New drive concepts and amazing forms of movement have always played an important role in our Bionic Learning Network. The BionicWheelBot is a running robot with very special features inspired by the cartwheeling spider.
The biological role model for the BionicWheelBot is the cartwheeling spider (Cebrennus rechenbergi). It lives in the Erg Chebbi desert on the edge of the Sahara. Professor Ingo Rechenberg, a bionics professor at Berlin Technical University, discovered it there in 2008. The spider can run like other spiders. It can also move with a flic-flac roll.
This allows it to adapt optimally to its environment: On level ground it is twice as fast in its so-called rolling mode as when running. Where the ground is uneven, however, individual steps are advantageous. This allows it to move safely and efficiently in the desert – where both types of terrain can be found.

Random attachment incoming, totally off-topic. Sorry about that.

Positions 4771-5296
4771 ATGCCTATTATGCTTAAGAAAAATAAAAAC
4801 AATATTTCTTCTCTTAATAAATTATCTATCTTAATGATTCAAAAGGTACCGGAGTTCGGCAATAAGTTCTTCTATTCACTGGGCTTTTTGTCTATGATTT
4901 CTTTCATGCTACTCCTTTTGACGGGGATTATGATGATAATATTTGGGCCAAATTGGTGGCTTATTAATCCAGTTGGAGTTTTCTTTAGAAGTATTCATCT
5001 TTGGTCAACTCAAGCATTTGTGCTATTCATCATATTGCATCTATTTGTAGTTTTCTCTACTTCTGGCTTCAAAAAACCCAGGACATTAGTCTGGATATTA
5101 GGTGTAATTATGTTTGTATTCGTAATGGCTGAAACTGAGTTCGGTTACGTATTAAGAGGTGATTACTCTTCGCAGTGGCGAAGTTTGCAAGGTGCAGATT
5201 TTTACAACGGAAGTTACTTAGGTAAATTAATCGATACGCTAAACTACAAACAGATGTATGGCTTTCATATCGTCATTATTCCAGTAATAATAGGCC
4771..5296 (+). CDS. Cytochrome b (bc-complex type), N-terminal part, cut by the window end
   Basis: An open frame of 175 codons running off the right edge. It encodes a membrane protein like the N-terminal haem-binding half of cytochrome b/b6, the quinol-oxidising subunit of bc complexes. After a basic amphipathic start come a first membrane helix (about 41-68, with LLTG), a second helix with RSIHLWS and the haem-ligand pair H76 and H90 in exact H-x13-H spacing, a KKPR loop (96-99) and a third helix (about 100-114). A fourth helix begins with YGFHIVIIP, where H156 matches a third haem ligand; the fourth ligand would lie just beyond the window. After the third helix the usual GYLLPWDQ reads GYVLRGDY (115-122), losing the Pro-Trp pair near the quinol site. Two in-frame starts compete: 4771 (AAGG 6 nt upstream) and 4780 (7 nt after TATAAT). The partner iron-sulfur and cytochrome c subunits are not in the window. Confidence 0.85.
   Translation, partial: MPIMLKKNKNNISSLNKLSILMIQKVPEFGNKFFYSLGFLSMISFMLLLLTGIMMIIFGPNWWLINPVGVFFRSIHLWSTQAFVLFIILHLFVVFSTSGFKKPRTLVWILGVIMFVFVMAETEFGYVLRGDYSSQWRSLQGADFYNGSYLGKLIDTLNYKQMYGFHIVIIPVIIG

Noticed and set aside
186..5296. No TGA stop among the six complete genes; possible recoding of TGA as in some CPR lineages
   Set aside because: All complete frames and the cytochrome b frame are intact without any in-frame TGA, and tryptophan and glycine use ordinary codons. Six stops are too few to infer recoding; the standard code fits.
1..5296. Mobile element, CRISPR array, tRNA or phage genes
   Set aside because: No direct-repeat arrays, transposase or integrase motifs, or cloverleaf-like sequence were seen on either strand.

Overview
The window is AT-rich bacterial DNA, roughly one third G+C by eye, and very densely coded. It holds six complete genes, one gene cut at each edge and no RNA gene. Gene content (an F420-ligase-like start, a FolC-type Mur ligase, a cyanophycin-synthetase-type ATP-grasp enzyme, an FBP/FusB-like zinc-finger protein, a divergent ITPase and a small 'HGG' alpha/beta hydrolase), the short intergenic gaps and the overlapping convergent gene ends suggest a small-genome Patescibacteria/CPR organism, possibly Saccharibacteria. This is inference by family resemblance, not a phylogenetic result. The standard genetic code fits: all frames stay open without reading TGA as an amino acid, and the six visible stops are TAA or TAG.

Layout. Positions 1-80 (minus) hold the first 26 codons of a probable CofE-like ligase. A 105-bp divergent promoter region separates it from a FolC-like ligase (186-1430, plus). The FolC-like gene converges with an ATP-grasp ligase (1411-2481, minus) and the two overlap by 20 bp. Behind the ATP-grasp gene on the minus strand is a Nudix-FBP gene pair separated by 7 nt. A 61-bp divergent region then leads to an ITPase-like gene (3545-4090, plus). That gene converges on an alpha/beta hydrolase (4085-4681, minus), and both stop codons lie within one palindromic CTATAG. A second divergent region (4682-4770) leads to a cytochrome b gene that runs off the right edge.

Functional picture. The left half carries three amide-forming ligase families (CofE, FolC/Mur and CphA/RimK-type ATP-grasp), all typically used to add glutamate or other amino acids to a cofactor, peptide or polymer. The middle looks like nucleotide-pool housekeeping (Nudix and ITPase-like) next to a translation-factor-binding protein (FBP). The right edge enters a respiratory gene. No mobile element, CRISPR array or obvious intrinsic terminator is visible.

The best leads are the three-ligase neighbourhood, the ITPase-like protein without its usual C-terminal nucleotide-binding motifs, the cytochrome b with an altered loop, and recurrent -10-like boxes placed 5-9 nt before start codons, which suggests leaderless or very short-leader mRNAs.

Since he discovered the spider, Prof. Rechenberg has been working on transferring its movement patterns to the technical field. Studies into the behavior of the spider led to the construction of various robots which can move on difficult terrain. For the BionicWheelBot, the Berlin scientist has now further developed the kinematics and the drive concept together with our bionics team.
To start rolling, the BionicWheelBot forms two sets of three legs on either side of its body into a wheel. Two legs that are folded in during running now extend, pushing the spider off the ground and propelling it permanently while rolling. They prevent the BionicWheelBot from getting stuck and ensure that it can also move in rough terrain. In rolling mode, the artificial spider – like its natural role model – is much faster than when running. The robot can even cope with gradients of up to five percent.